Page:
Would you like to take a ride through the massive number of Chanel bags she owns? In a recent interview with Lucky, she has declared she owns at least 30 Chanel bags. I’ve found 16 of them, here they are .
1. A timeless piece: the Jumbo size of the classic 2.55 flap bag in red. It’s the perfect pop of colour for any outfit, but it looks great with black and white (in this picture, Nicole – who was pregnant with her son Sparrow – was wearing a simple tank and black overalls). (more…)
I love having some habits when it comes to my blog. No, I’m not referring to recurring themes only. I’m talking of the “rule” of writing about current collections, since I like living and writing according to the current season. I know a fashion blog should always be updated, should always report the currents trends, and possibly anticipate them, but you know I’m a fashion nerd, who prefers the past: in my mind, the future is what comes next, not something which is happening now. I usually respect this rule, but this post is an exception: when I last wrote about Hermès A/I 2010 collection, I couldn’t help but peeking at the S/S 2011 show. I loved it so much, that I decided to write about it now, even if it’s autumn and summer is just a promise for the future.
The Kelly bag, in different sizes, colours and materials, was again the queen of the catwalk. I guess it’s Jean-Paul Gaultier’s favourite Hermès bag style, so he probably wanted to pay homage to such a classic accessory before leaving the creative direction of the Parisian maison. I would never buy a Kelly bag made of wicker, but it’s a funny variation, perfect in summertime. (more…)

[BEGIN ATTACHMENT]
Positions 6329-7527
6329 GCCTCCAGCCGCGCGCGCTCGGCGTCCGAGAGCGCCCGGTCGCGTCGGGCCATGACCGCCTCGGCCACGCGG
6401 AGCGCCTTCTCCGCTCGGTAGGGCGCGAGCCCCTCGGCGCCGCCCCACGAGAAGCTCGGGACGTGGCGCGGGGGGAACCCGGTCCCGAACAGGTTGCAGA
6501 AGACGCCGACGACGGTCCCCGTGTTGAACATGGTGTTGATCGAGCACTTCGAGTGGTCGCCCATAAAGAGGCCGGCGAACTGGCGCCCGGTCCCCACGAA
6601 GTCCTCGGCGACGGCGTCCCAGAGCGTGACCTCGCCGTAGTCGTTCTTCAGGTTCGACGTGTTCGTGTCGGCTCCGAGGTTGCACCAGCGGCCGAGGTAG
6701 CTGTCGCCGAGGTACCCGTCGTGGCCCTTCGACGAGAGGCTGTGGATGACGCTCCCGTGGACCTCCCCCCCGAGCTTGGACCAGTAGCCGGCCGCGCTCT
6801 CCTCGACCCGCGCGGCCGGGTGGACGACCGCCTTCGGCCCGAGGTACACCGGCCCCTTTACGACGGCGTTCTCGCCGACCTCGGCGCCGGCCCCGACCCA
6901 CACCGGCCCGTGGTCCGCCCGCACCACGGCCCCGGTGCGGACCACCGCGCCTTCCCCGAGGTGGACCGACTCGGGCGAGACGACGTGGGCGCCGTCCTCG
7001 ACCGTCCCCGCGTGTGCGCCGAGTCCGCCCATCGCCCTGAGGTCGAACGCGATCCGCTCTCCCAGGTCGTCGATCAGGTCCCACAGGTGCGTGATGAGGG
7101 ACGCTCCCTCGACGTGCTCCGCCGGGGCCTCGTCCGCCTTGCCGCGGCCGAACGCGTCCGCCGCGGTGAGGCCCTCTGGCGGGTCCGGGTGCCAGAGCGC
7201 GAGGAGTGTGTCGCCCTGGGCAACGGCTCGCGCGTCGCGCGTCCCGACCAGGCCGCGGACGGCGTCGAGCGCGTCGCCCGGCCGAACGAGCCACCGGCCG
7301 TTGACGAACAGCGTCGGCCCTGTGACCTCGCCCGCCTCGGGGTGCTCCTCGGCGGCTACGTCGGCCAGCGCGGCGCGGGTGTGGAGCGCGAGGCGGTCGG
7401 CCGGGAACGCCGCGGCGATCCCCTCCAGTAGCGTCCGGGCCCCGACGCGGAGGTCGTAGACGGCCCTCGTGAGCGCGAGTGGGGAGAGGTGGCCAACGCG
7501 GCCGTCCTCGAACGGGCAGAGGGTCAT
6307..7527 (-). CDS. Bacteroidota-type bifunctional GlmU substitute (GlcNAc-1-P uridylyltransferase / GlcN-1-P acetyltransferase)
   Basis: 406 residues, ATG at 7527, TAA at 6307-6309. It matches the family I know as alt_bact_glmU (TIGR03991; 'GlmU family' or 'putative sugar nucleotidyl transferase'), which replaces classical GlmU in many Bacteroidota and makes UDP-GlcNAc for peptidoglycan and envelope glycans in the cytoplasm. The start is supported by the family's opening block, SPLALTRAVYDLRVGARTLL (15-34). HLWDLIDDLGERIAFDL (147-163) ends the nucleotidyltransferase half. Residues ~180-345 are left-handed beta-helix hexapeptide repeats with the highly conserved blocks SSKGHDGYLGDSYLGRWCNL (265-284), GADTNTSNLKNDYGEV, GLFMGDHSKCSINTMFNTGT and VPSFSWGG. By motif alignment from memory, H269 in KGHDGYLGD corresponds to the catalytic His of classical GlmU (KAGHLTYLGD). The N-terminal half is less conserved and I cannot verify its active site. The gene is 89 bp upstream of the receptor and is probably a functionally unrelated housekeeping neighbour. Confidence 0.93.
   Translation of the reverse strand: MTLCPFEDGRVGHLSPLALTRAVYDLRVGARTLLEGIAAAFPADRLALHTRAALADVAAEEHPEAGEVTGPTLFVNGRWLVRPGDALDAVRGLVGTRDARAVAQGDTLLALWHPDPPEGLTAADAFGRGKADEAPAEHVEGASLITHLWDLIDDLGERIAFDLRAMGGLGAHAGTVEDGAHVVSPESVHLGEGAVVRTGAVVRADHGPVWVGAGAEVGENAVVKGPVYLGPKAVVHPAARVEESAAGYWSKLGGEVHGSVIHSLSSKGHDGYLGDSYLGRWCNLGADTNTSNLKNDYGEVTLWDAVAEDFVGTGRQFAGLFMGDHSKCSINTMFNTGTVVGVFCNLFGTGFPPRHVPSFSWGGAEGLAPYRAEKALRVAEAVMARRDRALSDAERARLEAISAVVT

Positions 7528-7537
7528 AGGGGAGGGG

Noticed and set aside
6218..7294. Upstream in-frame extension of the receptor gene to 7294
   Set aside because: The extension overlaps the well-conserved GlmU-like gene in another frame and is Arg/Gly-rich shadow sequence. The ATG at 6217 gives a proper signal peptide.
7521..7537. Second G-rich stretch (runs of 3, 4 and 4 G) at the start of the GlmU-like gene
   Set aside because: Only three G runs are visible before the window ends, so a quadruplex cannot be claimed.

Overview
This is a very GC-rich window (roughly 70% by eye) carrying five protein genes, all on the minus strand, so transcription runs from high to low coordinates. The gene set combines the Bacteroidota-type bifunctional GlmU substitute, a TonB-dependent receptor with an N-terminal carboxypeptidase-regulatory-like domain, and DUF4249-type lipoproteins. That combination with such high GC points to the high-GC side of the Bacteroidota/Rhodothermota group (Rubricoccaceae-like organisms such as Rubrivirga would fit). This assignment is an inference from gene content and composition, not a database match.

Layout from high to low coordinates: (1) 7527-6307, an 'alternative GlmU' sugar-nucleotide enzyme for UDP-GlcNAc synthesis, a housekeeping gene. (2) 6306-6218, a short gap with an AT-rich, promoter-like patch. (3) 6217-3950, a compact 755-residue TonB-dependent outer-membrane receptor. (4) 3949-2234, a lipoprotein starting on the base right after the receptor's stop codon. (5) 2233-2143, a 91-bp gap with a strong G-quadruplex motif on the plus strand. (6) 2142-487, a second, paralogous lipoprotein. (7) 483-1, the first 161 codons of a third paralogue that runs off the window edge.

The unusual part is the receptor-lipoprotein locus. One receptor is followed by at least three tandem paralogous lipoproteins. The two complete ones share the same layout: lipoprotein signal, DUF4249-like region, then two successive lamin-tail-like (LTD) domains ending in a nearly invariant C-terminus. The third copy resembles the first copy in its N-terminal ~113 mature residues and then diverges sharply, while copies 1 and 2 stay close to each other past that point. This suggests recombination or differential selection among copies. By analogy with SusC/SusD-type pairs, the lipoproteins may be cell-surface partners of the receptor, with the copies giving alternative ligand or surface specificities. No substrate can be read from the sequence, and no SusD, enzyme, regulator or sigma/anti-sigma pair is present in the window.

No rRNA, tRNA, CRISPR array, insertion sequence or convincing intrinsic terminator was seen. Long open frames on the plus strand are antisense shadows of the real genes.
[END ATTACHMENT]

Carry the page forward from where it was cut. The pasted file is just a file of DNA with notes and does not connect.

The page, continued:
Have you ever experienced the inability to relax? You desperately want to chill out and think of nothing, but your mind doesn’t agree, and keeps on working. I experience this all the time, probably because I am used to doing different things at the same time, so stopping is very hard. In particular, what I would like to stop doing is establishing connections among things. I sometimes feel like John Nash (hey, I’m not a genius, but I hope you’ve got what I mean): I am not dealing with numbers, but with images.
When I first saw the fall/winter 2010 advertising campaign by Hermès, my mind soon started spinning, activated by a mood screaming Victorian London. I don’t know where the shooting by Paolo Roversi was set, but the foggy atmosphere pervading all the pictures surely pays homage to one of my favourite historical periods.
The horse-car without a coachman, riding the paved streets of a lonely town, is a mysterious image filled with charm: I am sure many of you are wondering about the content of that load of Orange potiron boxes, just like I did. This fascinating image has lead to two possible sources, movies set in London during the Victorian Age, that is in the second half of the 19th century. (more…)
Just a few days ago I was quietly complaining about Christina’s apparent disappearance from the social scene; then new candids have surfaced and my crave for new outfits has calmed. She was spotted arriving at Cecconi’s restaurant in West Hollywood, where she celebrated her 29th birthday with her husband Jordan. I’ve already expressed my appreciation for her new hairstyle, she looks lovely with this side-parted short bob.
The first two things that have immediately caught my attention are the amazing silver over-the-knee boots and the Union Jack box clutch, peculiar accessories she wore to complete what looks like an all-black outfit. Unfortunately it is still unknown what she wore under the double-breasted coat – something very short, for sure – but in any case she looked gorgeous.